Lecture to Brunel University's Vehicle maintenance group. November 2002.

Good morning Ladies and Gentlemen.

I am Detective Sergeant Daniel McVallaned, I am the Cheif Engineer of the latest and most advanced concept in British Policing since the helicopter was introduced in the 1970s, Patrol Labours.

Over the course of this lecture I will breif you on the developments of Labour technology,

how police around the world have reacted to the challenges brought by this rush of technology.

This will lead onto the issues of running the day to day business which costs the British taxpayer

millions of pounds every year.

The onrush of Labour technology in the early 90s helped the British economy enormously. While

industries such as construction and engineering. Britain's privatised railways, while facing

severe difficulties, has found that track maintenance time has been cut by two thirds thanks to

the inclusion of all terrain labours. British ports such as Harwich have quickly seen the benefits

of using low maintenance and cost labours to transport contrainers from shore to train and lorry.

However in the mid 90s, we have seen crime starting to use the technology for misuse. Drug gangs

in Manchester smuggle drugs into the UK using Labours, the Real IRA have tried infiltrating

engineering companies with the aim of burying an explosive device at a construction site and many

more besides.

The government and the police had a responsibility to act, however I won't go on anymore and fill

the job of my superiors, I'll get to the main part of this lecture.

My engineering and maintenance section is 150 stong. They range from electronics engineers to work

with the the Patlabour's computer system all the way to engine specialists whose job it is to

maintain the Miniturised Gas Turbine (or MGT Engine system). My job is to manage this staff and

use the budget allocated to me to the best possible use.

The main challenges of being a Cheif of Engineering is that it is very hard work! The job usually

goes accross a seven day week with several 24 hour shifts during peak times of callouts.

Another problem is that while we don't have the problem of being far outside of the City we serve,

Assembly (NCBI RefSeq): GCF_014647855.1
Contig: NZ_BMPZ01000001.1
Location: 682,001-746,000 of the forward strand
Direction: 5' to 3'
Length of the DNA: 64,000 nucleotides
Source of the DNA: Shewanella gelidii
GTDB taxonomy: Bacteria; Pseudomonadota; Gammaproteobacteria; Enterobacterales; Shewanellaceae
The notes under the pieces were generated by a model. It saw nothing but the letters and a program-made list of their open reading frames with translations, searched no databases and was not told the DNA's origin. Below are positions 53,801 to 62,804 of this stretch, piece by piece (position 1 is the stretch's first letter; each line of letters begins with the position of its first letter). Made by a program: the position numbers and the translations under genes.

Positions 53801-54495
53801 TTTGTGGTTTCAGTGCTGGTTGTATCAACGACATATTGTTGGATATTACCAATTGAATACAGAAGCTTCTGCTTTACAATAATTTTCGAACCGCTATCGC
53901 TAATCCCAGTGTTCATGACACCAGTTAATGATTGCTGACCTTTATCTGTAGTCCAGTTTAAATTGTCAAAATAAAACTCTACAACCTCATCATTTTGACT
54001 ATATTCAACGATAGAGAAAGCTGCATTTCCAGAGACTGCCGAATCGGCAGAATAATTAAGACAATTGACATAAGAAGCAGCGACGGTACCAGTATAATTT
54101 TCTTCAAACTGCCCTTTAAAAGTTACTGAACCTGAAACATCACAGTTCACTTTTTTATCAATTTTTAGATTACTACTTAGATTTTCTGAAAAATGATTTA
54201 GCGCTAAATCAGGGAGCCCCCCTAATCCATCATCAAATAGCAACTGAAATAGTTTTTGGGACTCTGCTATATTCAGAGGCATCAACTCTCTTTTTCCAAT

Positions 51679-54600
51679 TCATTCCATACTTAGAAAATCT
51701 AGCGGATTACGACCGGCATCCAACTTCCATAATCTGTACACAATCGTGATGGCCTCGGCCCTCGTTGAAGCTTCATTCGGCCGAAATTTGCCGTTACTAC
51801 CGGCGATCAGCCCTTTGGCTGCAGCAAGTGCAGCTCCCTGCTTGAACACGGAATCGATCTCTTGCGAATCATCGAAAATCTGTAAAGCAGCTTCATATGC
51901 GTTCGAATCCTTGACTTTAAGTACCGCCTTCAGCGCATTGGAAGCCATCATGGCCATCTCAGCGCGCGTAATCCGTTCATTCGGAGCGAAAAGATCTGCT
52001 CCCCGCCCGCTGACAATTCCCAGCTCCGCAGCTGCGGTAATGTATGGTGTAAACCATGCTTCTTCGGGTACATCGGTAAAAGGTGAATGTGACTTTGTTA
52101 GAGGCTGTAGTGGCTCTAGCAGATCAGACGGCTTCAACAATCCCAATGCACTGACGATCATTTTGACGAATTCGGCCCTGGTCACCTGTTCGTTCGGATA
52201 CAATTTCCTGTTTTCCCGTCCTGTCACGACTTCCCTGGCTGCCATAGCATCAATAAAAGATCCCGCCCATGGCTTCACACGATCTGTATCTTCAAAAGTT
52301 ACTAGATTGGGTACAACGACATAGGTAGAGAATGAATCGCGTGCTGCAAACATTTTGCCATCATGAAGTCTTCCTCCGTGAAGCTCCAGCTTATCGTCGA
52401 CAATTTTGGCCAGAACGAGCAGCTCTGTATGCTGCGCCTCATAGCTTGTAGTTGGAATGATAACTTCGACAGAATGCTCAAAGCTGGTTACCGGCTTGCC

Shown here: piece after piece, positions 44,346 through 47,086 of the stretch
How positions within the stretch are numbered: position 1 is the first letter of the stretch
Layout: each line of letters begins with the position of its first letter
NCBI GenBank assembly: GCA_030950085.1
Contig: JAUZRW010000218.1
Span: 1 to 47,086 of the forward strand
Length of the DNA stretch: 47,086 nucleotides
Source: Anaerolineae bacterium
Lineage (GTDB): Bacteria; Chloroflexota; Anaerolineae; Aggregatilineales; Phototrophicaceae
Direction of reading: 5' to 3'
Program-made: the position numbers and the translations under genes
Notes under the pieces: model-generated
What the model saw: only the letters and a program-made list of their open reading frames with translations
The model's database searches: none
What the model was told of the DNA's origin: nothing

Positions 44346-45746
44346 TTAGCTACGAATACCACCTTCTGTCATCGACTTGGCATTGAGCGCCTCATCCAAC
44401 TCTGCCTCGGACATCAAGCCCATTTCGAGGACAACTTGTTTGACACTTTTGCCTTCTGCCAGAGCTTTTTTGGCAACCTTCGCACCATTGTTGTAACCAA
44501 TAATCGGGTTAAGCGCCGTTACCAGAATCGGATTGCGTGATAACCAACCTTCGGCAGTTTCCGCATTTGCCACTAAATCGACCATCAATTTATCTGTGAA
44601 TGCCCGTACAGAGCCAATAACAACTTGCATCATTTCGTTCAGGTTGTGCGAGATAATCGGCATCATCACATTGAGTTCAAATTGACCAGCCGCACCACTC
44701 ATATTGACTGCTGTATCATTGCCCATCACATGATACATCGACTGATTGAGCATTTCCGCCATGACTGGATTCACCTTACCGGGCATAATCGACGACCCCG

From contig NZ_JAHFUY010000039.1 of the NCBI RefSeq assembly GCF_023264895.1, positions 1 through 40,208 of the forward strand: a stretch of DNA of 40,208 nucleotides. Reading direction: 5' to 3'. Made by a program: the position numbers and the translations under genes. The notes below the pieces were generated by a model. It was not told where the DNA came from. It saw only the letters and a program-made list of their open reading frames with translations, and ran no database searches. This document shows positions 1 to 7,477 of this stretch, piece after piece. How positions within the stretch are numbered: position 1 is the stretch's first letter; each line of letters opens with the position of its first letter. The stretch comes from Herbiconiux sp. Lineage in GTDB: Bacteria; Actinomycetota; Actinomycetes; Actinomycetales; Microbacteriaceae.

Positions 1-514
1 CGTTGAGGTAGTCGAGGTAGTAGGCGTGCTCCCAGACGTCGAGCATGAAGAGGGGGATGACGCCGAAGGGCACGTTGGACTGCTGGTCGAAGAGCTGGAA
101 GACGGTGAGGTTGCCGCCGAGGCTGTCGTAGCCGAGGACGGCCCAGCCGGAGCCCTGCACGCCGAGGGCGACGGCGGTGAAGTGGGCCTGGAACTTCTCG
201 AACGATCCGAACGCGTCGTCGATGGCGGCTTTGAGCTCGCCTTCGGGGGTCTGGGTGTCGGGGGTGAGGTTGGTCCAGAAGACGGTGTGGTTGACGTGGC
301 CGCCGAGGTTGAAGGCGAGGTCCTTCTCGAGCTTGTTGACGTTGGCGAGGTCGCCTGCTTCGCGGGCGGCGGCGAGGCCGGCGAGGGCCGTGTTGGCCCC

we still have heavy budgetary restraints. Compensation for building damage is sent directly to the

top but we still have to repair our own labours.

Since we have completed our intake and training period for the Heavy Rover Fairfax mk1, heavy work

goes into replacing damaged systems, mostly in the shoulder and arm areas of the Labour. One unseen

cost has been that while the hand cannon has been removed from its mount in the lower leg, that area

has been replaced with an Emergency kit area. This includes first aid kits, emergency lights, life

jacket and a few other emergency things. Due to the large amount of call outs requiring a first aid

kit, this has had to come directly out of our own budget!

This has meant that there is literally no money for food or drink. The Police HQ has authorised and

paid for a coffee machine and vending machines that have been installed but that isn't enough. The

accomodation block on site has self catering facilities and with this in mind, we have a small lunch

fund paid for out of our own wages for the day and we leave ourselves to our own devices at night.

In short, running an engineering department is like running a business. We have found that we simply

can't work on a just-in-time way of thinking. We need a surplus of spare parts for the Labours in case

there is a serious emergency. The gas tanks on site are underground and encased in steel tanks covered

with concrete, but they still need heavy maintenance to ensure part of Grenwich dosen't go up in smoke.

And so with all of this in mind, our aims are to ensure maximum efficiency and reliability for the